A titular see of Asia Minor. Originally a small village in Bithynia Prima, it obtained the rank of a city under, or perhaps shortly before, Julian the Apostate (Mansi, VII, 305). The first known bishop, Alexander, was consecrated by St. John Chrysostom about 400. Other bishops are Gerontius (451), Cyriacus (518), Sisinnius (680), Georgius (787), and Anthimus in 878 (Lequien, Or. Chr., I, 623-625). At Chalcedon (451) the see had been the object of a sharp contest between the metropolitans of Nicomedia and Nicaea about jurisdiction. Basilinopolis was finally made by the council a suffragan of Nicomedia (Mansi, ibid., 301-314); and it remained so until about 1170 under Manuel Comnenus (Hierocles, Synecdemos, ed. Parthey, 169). The see does not figure in a "Notitia episcopatuum" of the fifteenth century, the city doubtless having been destroyed by the Osmanli. Its exact site is not known. According to W. M. Ramsay (Hist. Geogr. of Asia Minor, 179), it was probably situated on the western side of the Lake of Nicaea (Isnik-Ghueul), near Bazar-Keui, between Kios (Ghemlek) and Nicaea (Isnik).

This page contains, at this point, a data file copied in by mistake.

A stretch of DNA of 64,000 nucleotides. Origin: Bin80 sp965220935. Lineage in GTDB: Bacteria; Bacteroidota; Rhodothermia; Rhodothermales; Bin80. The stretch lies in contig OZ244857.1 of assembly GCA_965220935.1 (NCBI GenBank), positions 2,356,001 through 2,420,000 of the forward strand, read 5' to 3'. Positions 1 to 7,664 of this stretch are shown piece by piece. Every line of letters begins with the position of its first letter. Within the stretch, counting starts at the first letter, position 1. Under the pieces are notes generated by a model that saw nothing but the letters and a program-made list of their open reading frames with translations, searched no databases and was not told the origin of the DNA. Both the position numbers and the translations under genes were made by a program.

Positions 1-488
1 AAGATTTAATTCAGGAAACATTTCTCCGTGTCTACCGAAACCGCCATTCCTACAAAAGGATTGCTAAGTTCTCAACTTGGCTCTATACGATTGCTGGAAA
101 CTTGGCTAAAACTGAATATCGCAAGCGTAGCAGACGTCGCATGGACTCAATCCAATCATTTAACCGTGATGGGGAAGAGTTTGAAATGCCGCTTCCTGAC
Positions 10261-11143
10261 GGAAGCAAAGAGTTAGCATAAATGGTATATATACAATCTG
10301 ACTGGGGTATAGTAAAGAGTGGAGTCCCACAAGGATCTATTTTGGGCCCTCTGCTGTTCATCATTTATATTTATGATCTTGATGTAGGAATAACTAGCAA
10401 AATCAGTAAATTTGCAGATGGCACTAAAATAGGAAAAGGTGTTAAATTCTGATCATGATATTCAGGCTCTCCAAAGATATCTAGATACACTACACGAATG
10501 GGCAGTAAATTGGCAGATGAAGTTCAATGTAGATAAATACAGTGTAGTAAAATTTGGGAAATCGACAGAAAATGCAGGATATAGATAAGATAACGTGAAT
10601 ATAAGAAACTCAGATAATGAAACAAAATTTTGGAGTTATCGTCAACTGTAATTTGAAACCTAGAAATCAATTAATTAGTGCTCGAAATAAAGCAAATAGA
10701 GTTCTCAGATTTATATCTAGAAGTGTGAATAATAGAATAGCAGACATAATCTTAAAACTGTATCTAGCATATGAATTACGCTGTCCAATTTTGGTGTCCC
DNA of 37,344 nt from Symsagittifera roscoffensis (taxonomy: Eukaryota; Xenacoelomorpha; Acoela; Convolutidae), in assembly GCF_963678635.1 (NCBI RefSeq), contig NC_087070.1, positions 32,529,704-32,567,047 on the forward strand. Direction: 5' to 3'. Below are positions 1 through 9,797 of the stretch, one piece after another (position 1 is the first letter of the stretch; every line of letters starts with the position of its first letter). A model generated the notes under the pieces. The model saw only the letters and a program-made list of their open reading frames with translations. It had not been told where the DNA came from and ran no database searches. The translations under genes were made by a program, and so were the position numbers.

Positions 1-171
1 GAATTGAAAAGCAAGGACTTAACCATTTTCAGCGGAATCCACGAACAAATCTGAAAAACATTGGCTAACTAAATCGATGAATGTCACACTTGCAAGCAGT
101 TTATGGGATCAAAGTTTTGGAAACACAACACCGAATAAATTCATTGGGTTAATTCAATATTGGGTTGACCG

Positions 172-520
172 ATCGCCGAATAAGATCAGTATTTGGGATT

Lequien, Oriens Christ., I, 623-626.
APA citation. (1907). Basilinopolis. In The Catholic Encyclopedia. New York: Robert Appleton Company. http://www.newadvent.org/cathen/02329b.htm
MLA citation. "Basilinopolis." The Catholic Encyclopedia. Vol. 2. New York: Robert Appleton Company, 1907. <http://www.newadvent.org/cathen/02329b.htm>.
Transcription. This article was transcribed for New Advent by Susan Birkenseer.
Ecclesiastical approbation. Nihil Obstat. 1907. Remy Lafort, S.T.D., Censor. Imprimatur. +John M. Farley, Archbishop of New York.
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